Tag Archives: cancer

Adam Westbrook: ‘The journalist of the future’

“There’s been enough talk about the cancer spreading through modern journalist,” writes Westbrook, who has instead decided to look ahead and consider the shape of the journalist of the future.

As starting points, he suggests the future journalist will incorporate skills if the following characters:

  • The jack of all trades
  • The web designer
  • The collaborator
  • The specialist
  • The flexible adapter
  • The entrepreneur
  • The storyteller

As Westbrook says in the post, this is by no means a definitive list – read on and leave him a comment with your thoughts.

Full post at this link…

Times responds to blogger’s claims of ‘cut-and-paste’ journalism

It was human error, rather than calculated plagiarism, that led to the incident that Megan McArdle flagged up on her Atlantic.com blog last week. She had spotted two strikingly similar article extracts:

‘Doctors fear return of Steve Jobs’s pancreatic cancer‘ by David Rose, TimesOnline, January 15, 2009 (note: the article has now been amended)

In 2003 Mr Jobs learned that he had a malignant tumour in his pancreas – a large gland behind the stomach that supplies the body with insulin and digestive enzymes. The most common type of pancreatic cancer – adenocarcinoma – carries a life expectancy of about a year. Mr Jobs was lucky; he had an extremely rare form called an islet cell neuroendocrine tumour that can be treated surgically, without radiation or chemotherapy. (go to McArdle’s blog for more….)

Compared with:

‘Why Does Steve Jobs Look So Thin?‘ by Philip Elmer-DeWitt, Fortune magazine, June 13 2008

“In 2003 Jobs learned that he had a malignant tumor in his pancreas – a large gland behind the stomach that supplies the body with insulin and digestive enzymes. The most common type of pancreatic cancer – adenocarcinoma – carries a life expectancy of about a year. Jobs was lucky; he had an extremely rare form called an islet cell neuroendocrine tumor that can be treated surgically, without radiation or chemotherapy.”(go to McArdle’s blog for more….)

McArdle said she read Rose’s piece and thought… ‘wait a minute, I’ve read this somewhere before’. But how did it come about?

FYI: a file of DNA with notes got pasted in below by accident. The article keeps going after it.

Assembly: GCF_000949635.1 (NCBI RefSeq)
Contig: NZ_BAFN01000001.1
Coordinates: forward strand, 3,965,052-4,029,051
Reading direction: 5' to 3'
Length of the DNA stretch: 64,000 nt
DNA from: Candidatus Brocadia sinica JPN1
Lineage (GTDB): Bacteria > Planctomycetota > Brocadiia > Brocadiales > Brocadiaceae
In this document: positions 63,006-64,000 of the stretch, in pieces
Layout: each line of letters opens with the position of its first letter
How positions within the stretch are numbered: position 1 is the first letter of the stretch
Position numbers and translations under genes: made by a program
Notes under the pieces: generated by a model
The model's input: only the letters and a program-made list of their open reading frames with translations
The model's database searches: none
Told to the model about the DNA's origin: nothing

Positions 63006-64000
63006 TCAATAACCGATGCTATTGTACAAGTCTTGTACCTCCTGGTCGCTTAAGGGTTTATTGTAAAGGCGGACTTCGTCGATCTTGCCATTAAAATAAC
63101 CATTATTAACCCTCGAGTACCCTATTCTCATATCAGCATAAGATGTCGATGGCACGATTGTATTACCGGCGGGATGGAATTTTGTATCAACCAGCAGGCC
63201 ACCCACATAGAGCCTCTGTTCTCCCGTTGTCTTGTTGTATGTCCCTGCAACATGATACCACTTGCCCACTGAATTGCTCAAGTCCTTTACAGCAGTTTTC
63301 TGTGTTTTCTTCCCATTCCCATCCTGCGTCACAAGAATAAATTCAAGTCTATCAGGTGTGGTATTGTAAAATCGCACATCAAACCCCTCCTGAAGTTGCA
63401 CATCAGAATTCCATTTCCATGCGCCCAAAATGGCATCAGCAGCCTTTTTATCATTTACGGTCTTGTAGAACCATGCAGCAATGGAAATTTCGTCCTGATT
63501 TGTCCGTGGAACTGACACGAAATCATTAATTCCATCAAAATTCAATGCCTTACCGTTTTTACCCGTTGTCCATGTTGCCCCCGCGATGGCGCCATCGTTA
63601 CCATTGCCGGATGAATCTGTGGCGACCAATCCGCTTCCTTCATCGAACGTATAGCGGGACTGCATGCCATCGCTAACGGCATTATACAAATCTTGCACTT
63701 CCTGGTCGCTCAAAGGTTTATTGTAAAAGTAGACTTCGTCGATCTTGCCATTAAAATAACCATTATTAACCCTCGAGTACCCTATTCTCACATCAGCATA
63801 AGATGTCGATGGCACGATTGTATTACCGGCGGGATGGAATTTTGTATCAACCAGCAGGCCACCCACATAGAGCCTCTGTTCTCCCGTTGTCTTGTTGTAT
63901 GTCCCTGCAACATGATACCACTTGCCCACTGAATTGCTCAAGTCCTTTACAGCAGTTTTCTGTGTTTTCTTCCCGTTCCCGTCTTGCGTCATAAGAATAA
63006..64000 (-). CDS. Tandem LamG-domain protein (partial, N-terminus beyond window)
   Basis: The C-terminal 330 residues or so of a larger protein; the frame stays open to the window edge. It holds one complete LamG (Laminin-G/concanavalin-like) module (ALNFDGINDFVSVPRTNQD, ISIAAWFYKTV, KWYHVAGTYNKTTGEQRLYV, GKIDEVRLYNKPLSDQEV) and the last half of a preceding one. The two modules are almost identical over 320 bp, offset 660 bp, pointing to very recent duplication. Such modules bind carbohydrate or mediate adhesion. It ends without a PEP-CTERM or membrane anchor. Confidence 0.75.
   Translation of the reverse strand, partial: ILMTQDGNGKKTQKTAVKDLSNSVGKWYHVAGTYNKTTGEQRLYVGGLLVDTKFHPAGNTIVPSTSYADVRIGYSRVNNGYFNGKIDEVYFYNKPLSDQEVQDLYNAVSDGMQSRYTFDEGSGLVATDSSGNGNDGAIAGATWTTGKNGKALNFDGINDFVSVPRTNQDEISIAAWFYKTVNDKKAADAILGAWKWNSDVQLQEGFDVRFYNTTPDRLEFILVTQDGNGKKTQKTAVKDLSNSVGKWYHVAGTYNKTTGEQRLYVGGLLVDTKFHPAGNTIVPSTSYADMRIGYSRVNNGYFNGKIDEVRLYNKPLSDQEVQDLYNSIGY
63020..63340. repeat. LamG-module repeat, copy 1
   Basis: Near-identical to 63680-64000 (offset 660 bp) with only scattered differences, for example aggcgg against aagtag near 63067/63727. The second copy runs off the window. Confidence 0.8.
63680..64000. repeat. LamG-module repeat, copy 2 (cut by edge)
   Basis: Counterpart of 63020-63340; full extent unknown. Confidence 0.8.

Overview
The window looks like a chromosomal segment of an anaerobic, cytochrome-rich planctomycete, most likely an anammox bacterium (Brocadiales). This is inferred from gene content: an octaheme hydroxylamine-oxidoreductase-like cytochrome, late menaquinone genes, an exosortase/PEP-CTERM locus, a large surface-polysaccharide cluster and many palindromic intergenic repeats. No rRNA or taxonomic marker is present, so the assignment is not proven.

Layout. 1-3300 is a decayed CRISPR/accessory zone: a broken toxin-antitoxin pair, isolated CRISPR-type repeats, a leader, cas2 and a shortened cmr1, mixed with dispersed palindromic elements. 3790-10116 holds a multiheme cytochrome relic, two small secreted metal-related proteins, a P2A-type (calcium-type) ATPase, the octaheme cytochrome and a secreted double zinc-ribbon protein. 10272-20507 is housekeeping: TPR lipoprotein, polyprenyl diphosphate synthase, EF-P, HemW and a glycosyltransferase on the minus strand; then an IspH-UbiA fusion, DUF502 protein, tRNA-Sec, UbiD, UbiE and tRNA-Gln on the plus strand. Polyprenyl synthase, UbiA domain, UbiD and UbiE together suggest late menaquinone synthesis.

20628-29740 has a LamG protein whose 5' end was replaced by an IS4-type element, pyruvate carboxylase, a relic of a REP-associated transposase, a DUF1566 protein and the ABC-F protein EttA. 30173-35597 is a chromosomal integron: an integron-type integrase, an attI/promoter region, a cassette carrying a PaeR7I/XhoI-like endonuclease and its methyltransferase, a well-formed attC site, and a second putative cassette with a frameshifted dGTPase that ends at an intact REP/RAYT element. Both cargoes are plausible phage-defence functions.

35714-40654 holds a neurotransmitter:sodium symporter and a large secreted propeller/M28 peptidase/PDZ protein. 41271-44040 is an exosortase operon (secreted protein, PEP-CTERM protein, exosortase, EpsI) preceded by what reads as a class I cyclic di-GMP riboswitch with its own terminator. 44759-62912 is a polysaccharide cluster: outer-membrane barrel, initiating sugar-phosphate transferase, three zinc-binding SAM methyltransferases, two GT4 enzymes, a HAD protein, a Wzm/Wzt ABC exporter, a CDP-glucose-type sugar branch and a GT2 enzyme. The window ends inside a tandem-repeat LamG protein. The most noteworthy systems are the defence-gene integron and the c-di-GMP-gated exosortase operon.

It seems the root of the problem wasn’t David Rose, as an email from another journalist at the paper, Mike Harvey, to Megan McArdle revealed, in which he explained how he [Harvey] had added the additional comments ‘at the last moment before publication’.

“It was done in a real hurry and I meant to put the proper attribution in but failed to do so before I pinged the email off. It was a mistake made in haste and my thanks to you for pointing it out,” he wrote.

“As a blogger and technology writer I know the importance of sourcing and linking to sources and rightly feel aggrieved when it does not happen,” he added.

Journalism.co.uk has been informed by David Rose and Mike Harvey that this email is genuine. The article has now been changed – Journalism.co.uk has a screen-grab showing the original with the paragraph intact.

Harvey since told Journalism.co.uk that he was trying to correct an omission in the original piece before it went online. The additional information specified the specific type of cancer that Steve Jobs had (note: something which has also caused controversy on McArdle’s blog).

The Times’ managing editor, David Chappell, is now dealing with the issue; he had no further comment for Journalism.co.uk but confirmed David Rose’s information.

Beeb development producer blogs his way to Russia

BBC development producer Matthew Cashmore (about to leave his job for a new role at Lonely Planet) is chronicling his trip to Russia with two of this friends, using JTR video – they broadcast live from wherever they are every day at 19:00 BST from their mobile phones.

The player on the site allows followers to watch their progress, live or from previous uploads, and users can also follow their blog and podcasts.

The trip is described as ‘3 blokes, 3 bikes, 3 weeks’ and is in aid of the Everyman charity, which supports research into male cancer.

Bloomberg runs false obituary for Apple’s Steve Jobs

The death of Apple founder and CEO Steve Jobs was prematurely announced yesterday afternoon by Bloomberg.

A pre-prepared stock obituary was accidentally posted to Bloomberg’s corporate client wire service, even through the story was marked ‘Hold for release – Do not use’.

It was quickly spotted by a user, and sent to Gawker.com, where the obituary can still be read in full.

Bloomberg was quick to retract the story, and yesterday published a message on its wire saying: “An incomplete story referencing Apple Inc. was inadvertently published by Bloomberg News at 4:27 p.m.New York time today.”

At Telegraph.co.uk Matthew Moore reports: “The stock obituary was published ‘momentarily’ after a routine update by a reporter, and was ‘immediately deleted’, Bloomberg said.”

According to Moore, ‘Jobs has been reluctant to publicly discuss his health, but recently denied claims that his cancer [from which he has previously suffered] had returned’.